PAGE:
theaters of existence take in. One such grand range, for instance,
includes the Universal Solar System, which reaches far beyond what we
know of as our solar system, far more than our visible sun and the
planets that we know it to have.

When we enter a *world*, leaving beind the globe chain, we have departed
existence on all the globes of the chain. We have not raced through
the globes, from one to the next, and we have not merely transferred
ourselves to a higher globe. We have left behind all the globes, and
could later emerge into existence on a particular globe, though our
human Ego that corresponds to that globe.

Considering our existence on the globe chain, we cycle through the
seven or twelve globes, making a complete circuit of the planes. All
the kingoms of nature, including the Dhyani Chohanic as well, as
Monads, go through the globes in succession, as their life waves
sweep along during the seven Rounds.

For each globe, regardless of our kingdom, we have an Ego that is
especially evolved forth for that globe. We have a different self
waiting for us on each of these globes or planes that we visit. This
is true be we Elemental Monads, or even Dhyani-Chohanic Monads.

Note, though, the word *Monads*. It represents a certain stage of
development, a stage ligher than Atoms, but lesser than Gods. The
higher level to existence, as Gods, involves interaction with the
*world* behind the globes of our chain, and involves the Outer Rounds,
where we visit other planets.

The atoms stay put, on a single globe. The Monads circle the globes.
And the Gods visit higher *worlds*. The Gods have a greater range of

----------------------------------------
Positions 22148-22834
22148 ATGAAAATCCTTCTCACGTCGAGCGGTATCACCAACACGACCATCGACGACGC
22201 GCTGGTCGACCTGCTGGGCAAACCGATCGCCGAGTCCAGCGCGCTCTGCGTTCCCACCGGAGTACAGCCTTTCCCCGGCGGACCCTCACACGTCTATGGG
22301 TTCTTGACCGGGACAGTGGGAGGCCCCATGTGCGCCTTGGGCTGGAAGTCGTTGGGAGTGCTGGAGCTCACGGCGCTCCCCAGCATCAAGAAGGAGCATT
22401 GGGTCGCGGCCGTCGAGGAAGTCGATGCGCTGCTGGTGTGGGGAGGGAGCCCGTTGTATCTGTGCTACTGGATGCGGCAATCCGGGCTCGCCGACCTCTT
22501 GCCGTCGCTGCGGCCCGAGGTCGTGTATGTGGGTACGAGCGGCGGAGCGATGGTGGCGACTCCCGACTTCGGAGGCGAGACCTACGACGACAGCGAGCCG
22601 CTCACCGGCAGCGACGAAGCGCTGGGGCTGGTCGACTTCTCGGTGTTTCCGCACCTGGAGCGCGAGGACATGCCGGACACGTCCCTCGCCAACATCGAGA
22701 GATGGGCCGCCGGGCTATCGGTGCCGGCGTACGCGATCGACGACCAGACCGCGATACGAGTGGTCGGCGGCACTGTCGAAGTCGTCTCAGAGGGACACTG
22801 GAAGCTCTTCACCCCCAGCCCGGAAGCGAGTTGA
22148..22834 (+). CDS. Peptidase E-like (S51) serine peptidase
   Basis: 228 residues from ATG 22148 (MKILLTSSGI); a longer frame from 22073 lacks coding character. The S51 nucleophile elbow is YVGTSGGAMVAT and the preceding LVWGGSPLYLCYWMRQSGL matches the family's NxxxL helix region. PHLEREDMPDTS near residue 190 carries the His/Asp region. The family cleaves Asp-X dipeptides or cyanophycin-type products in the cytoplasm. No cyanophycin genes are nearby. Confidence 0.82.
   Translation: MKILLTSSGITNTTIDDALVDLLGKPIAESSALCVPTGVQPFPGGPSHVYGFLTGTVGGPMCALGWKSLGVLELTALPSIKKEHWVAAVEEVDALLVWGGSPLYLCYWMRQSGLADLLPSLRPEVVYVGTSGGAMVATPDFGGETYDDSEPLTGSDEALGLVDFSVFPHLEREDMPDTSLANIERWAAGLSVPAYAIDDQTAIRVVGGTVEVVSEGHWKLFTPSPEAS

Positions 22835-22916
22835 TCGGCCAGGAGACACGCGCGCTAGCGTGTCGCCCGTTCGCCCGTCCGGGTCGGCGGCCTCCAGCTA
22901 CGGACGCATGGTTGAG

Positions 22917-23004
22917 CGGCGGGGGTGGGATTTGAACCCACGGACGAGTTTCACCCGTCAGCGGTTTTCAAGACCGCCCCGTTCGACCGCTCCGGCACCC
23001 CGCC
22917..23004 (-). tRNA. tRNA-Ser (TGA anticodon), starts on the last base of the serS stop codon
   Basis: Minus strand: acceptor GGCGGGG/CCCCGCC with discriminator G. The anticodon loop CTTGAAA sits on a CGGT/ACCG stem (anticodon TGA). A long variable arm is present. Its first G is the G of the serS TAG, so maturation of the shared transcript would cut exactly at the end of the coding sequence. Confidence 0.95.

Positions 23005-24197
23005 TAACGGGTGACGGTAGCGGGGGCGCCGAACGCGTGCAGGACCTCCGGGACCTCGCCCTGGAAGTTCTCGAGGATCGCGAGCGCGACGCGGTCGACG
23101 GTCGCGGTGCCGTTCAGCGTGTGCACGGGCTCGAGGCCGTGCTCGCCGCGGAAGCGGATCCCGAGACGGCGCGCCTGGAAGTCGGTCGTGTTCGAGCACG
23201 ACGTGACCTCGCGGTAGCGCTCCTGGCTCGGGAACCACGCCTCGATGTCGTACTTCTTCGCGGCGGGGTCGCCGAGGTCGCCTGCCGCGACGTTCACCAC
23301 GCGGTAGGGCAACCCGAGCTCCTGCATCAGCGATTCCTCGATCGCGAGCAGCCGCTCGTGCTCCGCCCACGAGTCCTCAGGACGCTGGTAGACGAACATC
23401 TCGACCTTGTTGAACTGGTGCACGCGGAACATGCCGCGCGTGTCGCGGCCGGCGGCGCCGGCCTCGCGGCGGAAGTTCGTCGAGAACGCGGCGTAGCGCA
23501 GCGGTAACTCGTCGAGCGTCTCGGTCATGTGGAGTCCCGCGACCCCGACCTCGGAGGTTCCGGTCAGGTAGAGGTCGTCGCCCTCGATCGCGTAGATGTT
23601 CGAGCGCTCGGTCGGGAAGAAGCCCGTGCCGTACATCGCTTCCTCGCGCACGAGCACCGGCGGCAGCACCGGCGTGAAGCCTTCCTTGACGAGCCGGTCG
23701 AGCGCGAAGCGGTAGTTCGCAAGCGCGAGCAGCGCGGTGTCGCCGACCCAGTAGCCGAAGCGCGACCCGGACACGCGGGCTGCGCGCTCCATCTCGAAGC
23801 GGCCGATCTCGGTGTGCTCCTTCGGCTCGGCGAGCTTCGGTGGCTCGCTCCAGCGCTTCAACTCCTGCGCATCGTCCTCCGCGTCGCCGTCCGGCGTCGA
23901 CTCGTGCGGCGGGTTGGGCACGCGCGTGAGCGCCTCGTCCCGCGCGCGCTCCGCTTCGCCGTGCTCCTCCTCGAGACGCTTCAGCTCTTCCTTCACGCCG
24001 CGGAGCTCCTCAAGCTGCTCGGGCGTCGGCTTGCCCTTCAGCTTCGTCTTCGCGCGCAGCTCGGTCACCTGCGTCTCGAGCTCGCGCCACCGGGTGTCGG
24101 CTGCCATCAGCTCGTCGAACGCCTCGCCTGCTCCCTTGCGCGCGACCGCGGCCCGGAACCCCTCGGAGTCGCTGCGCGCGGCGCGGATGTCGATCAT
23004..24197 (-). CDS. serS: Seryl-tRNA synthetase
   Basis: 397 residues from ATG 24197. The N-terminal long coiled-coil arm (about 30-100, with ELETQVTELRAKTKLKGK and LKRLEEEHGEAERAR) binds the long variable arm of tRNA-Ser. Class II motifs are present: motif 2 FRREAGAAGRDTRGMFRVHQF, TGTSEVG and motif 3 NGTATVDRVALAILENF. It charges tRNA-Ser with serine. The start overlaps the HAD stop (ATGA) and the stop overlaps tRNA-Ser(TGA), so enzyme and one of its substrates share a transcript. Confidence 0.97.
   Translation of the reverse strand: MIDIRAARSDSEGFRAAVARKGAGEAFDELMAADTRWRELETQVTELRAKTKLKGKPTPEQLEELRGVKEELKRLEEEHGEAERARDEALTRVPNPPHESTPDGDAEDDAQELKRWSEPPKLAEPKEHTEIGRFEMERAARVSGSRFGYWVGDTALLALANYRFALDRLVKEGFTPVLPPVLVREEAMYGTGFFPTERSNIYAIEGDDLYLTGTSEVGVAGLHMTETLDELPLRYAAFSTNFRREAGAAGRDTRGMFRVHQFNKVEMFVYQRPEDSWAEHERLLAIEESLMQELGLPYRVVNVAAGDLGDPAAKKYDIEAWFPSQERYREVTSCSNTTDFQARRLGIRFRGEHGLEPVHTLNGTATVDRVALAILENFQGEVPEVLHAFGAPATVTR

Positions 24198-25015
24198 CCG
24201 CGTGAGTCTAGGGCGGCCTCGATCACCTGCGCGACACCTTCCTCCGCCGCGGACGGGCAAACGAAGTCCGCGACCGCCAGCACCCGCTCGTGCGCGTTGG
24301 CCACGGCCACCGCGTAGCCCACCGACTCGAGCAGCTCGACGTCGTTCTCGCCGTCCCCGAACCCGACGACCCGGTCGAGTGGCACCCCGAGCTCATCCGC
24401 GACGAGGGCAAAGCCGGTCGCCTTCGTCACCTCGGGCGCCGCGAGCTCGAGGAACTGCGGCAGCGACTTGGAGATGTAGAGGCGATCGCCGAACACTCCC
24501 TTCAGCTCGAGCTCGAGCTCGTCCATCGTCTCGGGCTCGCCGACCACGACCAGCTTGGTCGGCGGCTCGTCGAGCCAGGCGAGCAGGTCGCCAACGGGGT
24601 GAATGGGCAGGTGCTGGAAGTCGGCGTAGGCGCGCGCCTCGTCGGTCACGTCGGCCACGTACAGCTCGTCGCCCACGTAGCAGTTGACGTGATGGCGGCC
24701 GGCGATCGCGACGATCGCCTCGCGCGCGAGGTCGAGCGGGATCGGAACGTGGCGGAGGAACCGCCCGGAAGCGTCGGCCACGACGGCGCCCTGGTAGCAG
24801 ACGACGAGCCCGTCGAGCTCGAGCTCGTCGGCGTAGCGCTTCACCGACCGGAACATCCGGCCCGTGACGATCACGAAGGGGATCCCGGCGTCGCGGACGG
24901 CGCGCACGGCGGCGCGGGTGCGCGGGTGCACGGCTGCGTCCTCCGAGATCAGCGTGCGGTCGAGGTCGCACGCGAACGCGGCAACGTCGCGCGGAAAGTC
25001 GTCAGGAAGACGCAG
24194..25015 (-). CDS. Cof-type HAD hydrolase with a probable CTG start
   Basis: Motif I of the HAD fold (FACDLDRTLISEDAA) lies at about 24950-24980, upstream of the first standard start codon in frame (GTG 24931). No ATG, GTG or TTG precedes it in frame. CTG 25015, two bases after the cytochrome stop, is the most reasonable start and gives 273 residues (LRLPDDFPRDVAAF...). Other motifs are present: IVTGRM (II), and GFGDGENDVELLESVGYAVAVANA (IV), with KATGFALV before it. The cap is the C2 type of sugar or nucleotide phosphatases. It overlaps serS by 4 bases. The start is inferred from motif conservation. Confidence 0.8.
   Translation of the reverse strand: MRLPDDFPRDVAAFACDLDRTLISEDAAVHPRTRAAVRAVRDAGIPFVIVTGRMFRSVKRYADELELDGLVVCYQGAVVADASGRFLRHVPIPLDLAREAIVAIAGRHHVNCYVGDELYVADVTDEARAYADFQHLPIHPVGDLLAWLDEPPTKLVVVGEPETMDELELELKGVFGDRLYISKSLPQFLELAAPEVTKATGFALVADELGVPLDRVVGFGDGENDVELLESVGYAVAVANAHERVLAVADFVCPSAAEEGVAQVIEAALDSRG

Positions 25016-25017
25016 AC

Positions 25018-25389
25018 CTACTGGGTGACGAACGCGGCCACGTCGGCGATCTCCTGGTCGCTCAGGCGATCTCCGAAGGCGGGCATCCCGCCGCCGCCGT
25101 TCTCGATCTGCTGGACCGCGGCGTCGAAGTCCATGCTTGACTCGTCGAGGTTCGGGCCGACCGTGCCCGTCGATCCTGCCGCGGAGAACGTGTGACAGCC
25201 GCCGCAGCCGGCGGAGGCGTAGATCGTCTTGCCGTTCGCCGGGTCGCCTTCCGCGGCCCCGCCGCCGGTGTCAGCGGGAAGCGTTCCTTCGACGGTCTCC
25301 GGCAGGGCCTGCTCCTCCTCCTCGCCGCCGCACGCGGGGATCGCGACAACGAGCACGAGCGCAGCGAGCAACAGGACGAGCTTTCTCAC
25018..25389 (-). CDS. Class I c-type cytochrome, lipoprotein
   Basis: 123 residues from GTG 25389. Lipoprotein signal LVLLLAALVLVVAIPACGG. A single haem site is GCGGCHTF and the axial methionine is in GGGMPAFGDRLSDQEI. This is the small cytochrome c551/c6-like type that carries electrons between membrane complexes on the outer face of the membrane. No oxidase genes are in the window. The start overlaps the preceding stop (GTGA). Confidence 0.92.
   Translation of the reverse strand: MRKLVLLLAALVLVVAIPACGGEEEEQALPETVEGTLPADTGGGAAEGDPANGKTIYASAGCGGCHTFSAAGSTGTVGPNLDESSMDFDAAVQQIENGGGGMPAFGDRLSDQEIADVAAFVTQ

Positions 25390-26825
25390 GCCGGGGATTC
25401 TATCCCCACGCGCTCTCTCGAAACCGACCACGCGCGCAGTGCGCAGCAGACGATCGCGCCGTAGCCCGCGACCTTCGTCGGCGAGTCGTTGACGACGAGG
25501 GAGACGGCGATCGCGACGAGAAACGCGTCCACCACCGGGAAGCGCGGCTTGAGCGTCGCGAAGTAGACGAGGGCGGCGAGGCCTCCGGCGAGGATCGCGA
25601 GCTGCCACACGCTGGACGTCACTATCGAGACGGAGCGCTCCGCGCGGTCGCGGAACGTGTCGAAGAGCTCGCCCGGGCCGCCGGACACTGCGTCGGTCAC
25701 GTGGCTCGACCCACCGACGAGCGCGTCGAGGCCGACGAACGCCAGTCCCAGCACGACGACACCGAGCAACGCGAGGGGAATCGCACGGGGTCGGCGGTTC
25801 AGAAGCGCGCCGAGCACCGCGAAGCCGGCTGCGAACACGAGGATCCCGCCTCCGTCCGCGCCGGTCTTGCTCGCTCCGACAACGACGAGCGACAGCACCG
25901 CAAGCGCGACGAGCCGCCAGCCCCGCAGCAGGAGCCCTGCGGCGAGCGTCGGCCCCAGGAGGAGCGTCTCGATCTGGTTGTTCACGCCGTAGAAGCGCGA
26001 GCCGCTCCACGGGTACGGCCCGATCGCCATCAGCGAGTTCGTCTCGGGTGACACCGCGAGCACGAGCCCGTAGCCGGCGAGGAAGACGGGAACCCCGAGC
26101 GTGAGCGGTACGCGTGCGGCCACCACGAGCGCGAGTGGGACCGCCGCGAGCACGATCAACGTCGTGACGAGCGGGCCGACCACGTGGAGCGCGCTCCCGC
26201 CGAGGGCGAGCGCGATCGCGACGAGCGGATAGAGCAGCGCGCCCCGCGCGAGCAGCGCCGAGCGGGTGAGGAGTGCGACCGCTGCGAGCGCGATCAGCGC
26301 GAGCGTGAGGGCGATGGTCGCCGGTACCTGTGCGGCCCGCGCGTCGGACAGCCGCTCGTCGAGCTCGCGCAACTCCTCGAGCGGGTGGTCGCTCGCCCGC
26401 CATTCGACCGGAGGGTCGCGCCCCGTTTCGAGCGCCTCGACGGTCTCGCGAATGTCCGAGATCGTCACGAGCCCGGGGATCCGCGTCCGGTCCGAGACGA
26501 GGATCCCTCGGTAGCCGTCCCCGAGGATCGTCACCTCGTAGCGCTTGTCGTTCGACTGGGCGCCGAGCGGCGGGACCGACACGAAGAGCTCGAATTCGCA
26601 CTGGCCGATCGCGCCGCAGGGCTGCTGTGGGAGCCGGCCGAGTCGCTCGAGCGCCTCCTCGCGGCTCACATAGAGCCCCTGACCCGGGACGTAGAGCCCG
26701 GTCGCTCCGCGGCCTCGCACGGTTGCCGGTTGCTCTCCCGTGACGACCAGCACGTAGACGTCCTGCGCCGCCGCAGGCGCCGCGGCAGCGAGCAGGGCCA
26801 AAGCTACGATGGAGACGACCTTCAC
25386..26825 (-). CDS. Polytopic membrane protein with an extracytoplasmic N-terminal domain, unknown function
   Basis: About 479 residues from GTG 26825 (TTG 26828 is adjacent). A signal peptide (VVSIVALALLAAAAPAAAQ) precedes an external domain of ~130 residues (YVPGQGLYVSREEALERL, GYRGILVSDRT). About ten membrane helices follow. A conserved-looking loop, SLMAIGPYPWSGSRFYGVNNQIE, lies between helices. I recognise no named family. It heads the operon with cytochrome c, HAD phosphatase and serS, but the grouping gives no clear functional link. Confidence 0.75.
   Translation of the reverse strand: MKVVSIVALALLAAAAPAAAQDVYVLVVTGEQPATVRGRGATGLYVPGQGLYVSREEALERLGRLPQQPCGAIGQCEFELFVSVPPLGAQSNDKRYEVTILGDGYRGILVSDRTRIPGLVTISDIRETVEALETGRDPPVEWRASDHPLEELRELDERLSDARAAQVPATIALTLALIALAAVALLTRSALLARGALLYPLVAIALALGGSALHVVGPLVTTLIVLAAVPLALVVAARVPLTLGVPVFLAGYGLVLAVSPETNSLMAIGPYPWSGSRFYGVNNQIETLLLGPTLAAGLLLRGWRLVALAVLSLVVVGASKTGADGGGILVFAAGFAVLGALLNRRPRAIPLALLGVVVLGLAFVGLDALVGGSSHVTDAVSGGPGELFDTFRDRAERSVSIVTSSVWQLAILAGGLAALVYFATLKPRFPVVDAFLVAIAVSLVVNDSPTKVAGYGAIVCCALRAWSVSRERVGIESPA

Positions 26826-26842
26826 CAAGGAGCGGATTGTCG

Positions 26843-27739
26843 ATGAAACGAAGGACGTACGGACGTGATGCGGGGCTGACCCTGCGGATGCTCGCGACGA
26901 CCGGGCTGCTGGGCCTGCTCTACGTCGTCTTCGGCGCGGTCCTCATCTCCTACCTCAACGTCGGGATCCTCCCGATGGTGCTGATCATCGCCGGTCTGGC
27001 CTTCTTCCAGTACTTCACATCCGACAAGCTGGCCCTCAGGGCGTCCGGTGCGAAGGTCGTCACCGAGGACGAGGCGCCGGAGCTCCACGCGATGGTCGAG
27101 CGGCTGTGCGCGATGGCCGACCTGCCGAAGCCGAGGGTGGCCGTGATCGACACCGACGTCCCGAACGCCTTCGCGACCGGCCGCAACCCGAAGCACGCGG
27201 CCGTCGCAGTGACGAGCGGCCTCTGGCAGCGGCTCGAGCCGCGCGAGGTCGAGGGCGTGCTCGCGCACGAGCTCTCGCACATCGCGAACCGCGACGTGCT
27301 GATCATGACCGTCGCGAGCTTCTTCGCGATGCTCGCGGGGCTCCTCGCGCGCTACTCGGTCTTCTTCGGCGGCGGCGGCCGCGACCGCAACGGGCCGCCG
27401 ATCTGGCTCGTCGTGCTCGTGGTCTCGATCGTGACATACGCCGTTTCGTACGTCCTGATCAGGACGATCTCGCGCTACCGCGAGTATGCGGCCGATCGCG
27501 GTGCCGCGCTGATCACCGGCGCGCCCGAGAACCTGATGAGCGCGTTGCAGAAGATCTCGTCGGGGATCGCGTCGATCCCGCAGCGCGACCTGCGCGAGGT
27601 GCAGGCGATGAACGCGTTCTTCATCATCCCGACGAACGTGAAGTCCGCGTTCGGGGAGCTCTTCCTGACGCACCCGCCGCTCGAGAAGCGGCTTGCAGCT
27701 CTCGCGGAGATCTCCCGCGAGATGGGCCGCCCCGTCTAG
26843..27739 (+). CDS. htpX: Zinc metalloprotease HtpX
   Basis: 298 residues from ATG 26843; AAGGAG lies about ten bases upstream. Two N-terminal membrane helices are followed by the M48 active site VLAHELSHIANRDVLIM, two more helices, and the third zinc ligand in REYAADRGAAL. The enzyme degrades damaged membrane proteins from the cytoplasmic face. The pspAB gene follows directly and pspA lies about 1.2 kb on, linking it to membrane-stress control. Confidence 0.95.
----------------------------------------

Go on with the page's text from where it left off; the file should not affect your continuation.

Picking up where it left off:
experience, and do rounds of the planets. But Dhyani Chohanic Monads
are not yet Gods, and still are part of the monadic kingdoms. They
still have Egos for each of the globes, and visit them in succession.

One problem, as we go further in our exploration of the Wisdom
Tradition, is that the more we uncover, the more we have left
unexplained. The more we explore an subject, the less neatly wrapped
up it is. The deeper our penetration into the Teachings, the more
unanswered questions that we have. It is a never ending process, that
results not in confusion and bewilderment, but rather in an on-going
dialog with one's inner teacher and in a broadening and deepening of
ones ties with the spiritual.

We have to be willing to throw aside or upturn our well-ordered
thinking many times as we go over and contemplate the Teachings. These
upheavals can almost be expected as a regular experience, almost
periodic in nature, if we are turn to our studies, and following the
right course.

This refashioning of our thoughts, this ever-expanding change to our
thought life, is not just changes in our thoughts, but also changes in
our self-nature, both of which are Manas, that which makes us unique
as individuals and distinct from others. We broaded and uplift and
evolve our thought life, and we have raised ourselves as well.

When we have our theosophical thoughts too nicely organized, too
neatly compartmentalized, too thoroughtly defined, we will find
ourselves out of touch with our inner teacher, apart from the thought
current of the Mysteries, adrift without our spiritual anchor. We
need to avoid the molds of mind, we need to give new, different,
fresh expression to our inner natures, we need to shake loose of any
too-rigid thought lest it become a barrier to thinking!

                        Eldon Tucker (